- Cancer: see below.
Long term side effects:
Methotrexate may be taken for long periods (more than 25 years). The following are rare but possible long-term issues:
- Liver: Very rare cases of increased fibrous tissue in the liver have been reported after long-term treatment. This risk is increased when combined with alcohol. Regular monitoring can minimise the risk of this occurring.
- Cancer: People who have rheumatoid arthritis and other similar inflammatory conditions have an increased risk of lymphoma (a lymph node cancer). It is not clear whether methotrexate increases this risk further but any additional risk is likely to be very small. Methotrexate may also reduce the risk of these cancers by controlling the inflammation. For general cancer prevention, stopping smoking is recommended. An annual skin check to detect any early skin cancer is also recommended.
- Fertility: Methotrexate does not affect a person’s ability to have children in the long term. See also Precautions.
More information about possible side effects:
Information that comes with your methotrexate medicine describes in detail potential serious side effects that may occur with methotrexate. Many of those side effects relate to high dose methotrexate used for the treatment of cancer. These may not be applicable to the much lower doses that are prescribed for the treatment of rheumatoid arthritis.
What precautions are necessary?
- As methotrexate may affect the liver and blood cells, you MUST have regular blood tests during your treatment. This is very important, as you may not get symptoms with some of these problems.
- You will need to have full blood counts and liver function tests every 2 to 4 weeks for the first few months of treatment and then every 1 to 3 months after that.
Risk of infections:
Because your immune system may be depressed, there is an increased risk of developing some infections, especially Herpes zoster (chicken pox and shingles).
You should try to avoid contact with people who have these infections. If you have an infection or persistent fever, tell your doctor straight away.
Use with other medicines:
Methotrexate can interact with other medicines. You should tell your doctor (including your GP, rheumatologist and others) about all medicines you are taking or plan to take. This includes over the counter, herbal or naturopathic medicines. You should also mention your treatment when you see other health professionals.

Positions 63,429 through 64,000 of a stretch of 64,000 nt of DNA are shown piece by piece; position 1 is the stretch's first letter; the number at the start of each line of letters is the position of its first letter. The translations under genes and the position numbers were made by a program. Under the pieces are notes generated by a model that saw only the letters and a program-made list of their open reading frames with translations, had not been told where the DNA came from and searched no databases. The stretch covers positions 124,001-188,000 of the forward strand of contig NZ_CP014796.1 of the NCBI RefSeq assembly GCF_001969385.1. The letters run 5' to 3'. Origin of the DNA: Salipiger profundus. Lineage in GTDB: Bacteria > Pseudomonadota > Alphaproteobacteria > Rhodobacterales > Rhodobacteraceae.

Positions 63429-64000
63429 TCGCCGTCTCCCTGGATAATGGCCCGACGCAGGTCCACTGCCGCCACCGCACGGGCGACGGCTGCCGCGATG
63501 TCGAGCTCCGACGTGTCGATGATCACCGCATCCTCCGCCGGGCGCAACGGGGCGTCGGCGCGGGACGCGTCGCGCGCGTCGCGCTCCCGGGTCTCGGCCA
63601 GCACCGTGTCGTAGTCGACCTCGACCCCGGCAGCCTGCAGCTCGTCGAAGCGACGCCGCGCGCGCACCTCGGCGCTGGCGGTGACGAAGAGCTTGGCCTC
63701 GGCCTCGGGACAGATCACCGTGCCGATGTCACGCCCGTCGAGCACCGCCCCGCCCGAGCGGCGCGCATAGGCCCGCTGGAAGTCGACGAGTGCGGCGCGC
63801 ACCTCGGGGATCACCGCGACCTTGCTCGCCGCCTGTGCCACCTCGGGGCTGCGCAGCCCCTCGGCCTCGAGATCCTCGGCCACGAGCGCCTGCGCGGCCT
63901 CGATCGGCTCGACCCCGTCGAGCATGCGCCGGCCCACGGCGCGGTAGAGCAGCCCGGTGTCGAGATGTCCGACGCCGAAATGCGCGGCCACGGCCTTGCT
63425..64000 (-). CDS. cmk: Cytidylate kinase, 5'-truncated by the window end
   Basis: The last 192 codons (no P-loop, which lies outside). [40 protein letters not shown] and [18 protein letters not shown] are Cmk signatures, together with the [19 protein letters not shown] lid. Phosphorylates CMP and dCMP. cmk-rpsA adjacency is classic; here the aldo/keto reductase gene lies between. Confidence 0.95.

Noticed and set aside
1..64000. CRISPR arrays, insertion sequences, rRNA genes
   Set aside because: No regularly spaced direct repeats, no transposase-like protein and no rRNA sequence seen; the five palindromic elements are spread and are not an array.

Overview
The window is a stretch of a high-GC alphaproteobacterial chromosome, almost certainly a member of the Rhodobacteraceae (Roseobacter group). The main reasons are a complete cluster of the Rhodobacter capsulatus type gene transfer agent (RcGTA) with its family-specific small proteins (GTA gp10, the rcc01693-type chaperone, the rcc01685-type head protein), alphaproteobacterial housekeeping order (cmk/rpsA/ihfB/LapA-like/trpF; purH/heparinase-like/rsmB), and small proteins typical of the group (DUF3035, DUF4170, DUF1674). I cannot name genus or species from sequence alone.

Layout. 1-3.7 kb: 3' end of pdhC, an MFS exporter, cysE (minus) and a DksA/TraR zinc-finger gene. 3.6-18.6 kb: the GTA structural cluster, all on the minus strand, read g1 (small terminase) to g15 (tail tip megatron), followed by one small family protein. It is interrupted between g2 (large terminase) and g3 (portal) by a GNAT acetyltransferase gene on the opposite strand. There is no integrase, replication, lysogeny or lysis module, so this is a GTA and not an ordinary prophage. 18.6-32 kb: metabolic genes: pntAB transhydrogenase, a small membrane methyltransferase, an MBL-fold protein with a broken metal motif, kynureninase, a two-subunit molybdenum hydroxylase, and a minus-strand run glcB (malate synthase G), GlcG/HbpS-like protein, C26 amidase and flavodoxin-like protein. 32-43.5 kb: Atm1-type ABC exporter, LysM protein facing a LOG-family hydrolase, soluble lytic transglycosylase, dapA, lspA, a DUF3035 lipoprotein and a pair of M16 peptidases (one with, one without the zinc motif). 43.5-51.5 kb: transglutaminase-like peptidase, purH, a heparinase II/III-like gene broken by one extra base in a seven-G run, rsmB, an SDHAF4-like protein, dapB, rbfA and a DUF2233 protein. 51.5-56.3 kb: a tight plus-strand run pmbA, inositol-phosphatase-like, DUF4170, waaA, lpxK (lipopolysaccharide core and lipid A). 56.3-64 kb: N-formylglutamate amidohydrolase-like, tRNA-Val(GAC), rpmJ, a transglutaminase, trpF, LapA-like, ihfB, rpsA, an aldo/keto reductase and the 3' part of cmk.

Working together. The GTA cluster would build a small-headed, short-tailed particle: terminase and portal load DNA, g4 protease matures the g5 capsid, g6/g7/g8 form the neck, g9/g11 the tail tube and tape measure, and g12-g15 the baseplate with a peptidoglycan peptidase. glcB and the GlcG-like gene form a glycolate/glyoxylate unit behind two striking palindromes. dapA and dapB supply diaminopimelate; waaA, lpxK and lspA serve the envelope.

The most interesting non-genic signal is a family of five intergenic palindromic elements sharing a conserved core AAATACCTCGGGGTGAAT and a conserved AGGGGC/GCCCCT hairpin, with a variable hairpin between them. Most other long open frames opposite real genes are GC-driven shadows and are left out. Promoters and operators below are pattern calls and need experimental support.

- Methotrexate can be taken safely with anti- inflammatory drugs (NSAIDs), as long as your kidney function is normal.
- Antibiotics containing trimethoprim (e.g. Bactrim, Septrim or Triprim) can cause problems when taken with methotrexate. If you are prescribed any of these medications you must tell the doctor you are taking methotrexate.
- Most vaccines can be given safely. Current recommendations are that low dose methotrexate (0.4mg/kg per week) is not a contraindication to live vaccines, such as Zostavax, MMR (measles, mumps and rubella), oral polio or yellow fever but such live vaccines should be avoided at higher doses of methotrexate.
- Pneumovax and yearly flu vaccinations are safe and recommended to reduce your risk of those infections.
- Talk with your rheumatologist before receiving any vaccines.
Use with alcohol:
- Alcohol increases the risk of liver damage while taking methotrexate. Methotrexate usage in heavy drinkers has been associated with cirrhosis of the liver.
- It is not known precisely what level of drinking is safe when on methotrexate, however there is general agreement that 1 to 2 standard drinks taken once or twice a week is unlikely to cause a problem.
- Drinking more than 4 standard drinks on one occasion, even if infrequently, is strongly discouraged.
- If low dose once weekly methotrexate is continued during surgery there seems to be no change in wound healing or increased infection.
Use in pregnancy and breastfeeding:
- Methotrexate should not be taken during pregnancy as it can cause miscarriage or foetal deformity. It should also not be taken when breastfeeding.
- Women of child-bearing age should use effective contraception.
- More detailed information is available at https://rheumatology.org.au/gps/documents/ARAPregnancyPrescribingGuidanceupdateApr19.pdf
How to store methotrexate:
- Store methotrexate in a cool, dry place, away from direct heat and light (e.g. not in the bathroom)
- Keep out of reach of children.
Important things to remember
- While taking methotrexate you should see your rheumatologist regularly to make sure the treatment is working and to minimise possible side effects.
- You should have regular blood tests as directed by your rheumatologist.
- If you are concerned about any side effects, you should contact your rheumatologist as soon as possible.
The information in this sheet has been obtained from various sources and has been reviewed by the Australian Rheumatology Association. It is intended as an educational aid and does not cover all possible uses, actions, precautions, side effects, or interactions of the medicines mentioned. This information is not intended as medical advice for individual problems nor for making an individual assessment of the risks and benefits of taking a particular medicine. It can be reproduced in its entirety but cannot be altered without permission from the ARA. The NHMRC publication: How to present the evidence for consumers: preparation of consumer publications (2000) was used as a guide in developing this publication.